— The Atlantic Monthly, Volume 18, No. 108, October, 1866 • Various

... we don' find him heah in the mornin'! Willy jes' gwi' let you get 'way, but a man got you now, wha'ar' been handlin' horses an' know how to hole 'em in the stalls. I boun' he'll have to butt like a ram to git out dis log hen-house," he said, finally, as he finished tying the last knot in his string, and gave the door a vigorous rattle to test ...
— Two Little Confederates • Thomas Nelson Page

... distant, till th' Egyptian land receiv'd "Each weary'd foot, where Nile's dissever'd stream "Pours in seven mouths. How earth-born Typhon here, "They tell, pursu'd them; and each god, conceal'd "In feign'd resemblance, cheated there his power. "Jove, (so she sung) a leading ram became; "(Whence still the Lybians form their Ammon horn'd) "The crow Apollo hid: a goat the son "Of Semele became: Diana skulk'd "In shape a cat: a snow-white cow conceal'd "The form of Juno: Venus seem'd a fish: "And 'neath ...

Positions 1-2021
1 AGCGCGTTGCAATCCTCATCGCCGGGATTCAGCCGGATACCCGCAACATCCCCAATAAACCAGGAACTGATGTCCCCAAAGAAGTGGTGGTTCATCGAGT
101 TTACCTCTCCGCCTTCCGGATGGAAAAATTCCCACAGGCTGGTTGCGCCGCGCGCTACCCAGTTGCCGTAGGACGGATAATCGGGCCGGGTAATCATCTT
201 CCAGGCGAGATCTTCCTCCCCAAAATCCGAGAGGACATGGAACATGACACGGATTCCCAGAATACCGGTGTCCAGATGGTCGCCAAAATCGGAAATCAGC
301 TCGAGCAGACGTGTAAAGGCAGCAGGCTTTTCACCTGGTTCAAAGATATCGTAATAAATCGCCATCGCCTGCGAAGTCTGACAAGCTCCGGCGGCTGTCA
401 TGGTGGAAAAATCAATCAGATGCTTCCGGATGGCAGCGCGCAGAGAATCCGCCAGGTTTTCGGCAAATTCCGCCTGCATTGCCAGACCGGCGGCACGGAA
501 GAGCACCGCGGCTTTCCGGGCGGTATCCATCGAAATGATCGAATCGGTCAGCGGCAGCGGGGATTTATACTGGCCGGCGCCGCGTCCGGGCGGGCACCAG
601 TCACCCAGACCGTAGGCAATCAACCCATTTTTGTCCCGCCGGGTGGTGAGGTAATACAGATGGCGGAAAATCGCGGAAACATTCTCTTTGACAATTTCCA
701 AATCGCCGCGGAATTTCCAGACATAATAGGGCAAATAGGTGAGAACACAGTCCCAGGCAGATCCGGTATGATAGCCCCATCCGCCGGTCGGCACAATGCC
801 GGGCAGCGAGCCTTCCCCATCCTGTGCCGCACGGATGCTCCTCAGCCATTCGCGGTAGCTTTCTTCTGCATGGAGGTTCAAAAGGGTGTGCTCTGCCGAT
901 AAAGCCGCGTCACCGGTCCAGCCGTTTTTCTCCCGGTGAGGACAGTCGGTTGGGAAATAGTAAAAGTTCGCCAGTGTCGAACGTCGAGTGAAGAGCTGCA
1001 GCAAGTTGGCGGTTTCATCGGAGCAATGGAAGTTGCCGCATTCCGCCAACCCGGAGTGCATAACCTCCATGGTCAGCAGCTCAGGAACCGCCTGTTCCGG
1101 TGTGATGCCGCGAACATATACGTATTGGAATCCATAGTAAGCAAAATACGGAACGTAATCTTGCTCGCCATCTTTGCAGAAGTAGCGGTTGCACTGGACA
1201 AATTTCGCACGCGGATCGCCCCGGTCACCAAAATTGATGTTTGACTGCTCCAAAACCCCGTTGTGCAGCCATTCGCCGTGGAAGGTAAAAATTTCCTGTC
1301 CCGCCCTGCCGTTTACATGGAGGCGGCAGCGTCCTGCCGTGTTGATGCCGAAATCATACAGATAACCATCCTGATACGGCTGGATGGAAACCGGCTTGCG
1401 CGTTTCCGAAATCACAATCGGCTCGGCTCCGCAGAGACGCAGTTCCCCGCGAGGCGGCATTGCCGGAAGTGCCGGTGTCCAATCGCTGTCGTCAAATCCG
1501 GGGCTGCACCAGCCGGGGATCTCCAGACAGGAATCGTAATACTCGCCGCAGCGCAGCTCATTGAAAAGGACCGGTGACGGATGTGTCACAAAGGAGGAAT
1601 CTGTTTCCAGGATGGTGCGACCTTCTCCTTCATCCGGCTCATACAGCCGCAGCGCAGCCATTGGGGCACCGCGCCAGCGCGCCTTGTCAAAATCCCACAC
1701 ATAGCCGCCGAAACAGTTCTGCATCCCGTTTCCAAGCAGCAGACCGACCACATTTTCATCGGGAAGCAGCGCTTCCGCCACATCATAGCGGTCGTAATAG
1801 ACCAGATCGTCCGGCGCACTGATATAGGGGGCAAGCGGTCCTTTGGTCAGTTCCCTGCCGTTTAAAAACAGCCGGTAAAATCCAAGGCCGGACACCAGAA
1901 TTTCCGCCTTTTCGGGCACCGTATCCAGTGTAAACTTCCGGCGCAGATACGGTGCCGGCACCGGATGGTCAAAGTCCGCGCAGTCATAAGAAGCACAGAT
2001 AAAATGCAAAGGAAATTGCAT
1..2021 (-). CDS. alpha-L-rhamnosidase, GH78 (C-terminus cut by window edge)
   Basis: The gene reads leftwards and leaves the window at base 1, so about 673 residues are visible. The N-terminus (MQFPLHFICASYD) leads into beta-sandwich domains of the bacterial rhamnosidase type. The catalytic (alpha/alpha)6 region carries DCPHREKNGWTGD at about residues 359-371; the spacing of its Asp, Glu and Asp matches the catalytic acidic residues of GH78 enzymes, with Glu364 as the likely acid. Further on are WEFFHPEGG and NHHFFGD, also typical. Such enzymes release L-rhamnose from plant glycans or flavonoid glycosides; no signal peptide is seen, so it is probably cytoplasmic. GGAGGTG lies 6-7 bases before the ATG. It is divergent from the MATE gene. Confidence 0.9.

— The Metamorphoses of Publius Ovidus Naso in English blank verse Vols. I & II • Ovid

... piled covered with a pile or nap. The Encyclopaedic Dict., s. v., quotes: 'With that money I would make thee several cloaks and line them with black crimson, and tawny, three filed veluet.'—Barry; Ram ...
— Marmion • Sir Walter Scott

... are the quiet steeps of dreamland, The waters of no-more-pain; His ram's bell rings 'neath an arch of stars, ...
— Modern British Poetry • Various

... he was tempted, by the prospect of so decisive an advantage, to break his orders, and make sail directly for Plymouth; a resolution which proved the safety of England. The Lizard was the first land made by the armada, about sunset; and as the Spaniards took it for the Ram Head near Plymouth, they bore out to sea with an intention of returning next day, and attacking the English navy. They were descried by Fleming, a Scottish pirate, who was roving in those seas, and who immediately set sail, to inform the English admiral of their approach;[*] another fortunate ...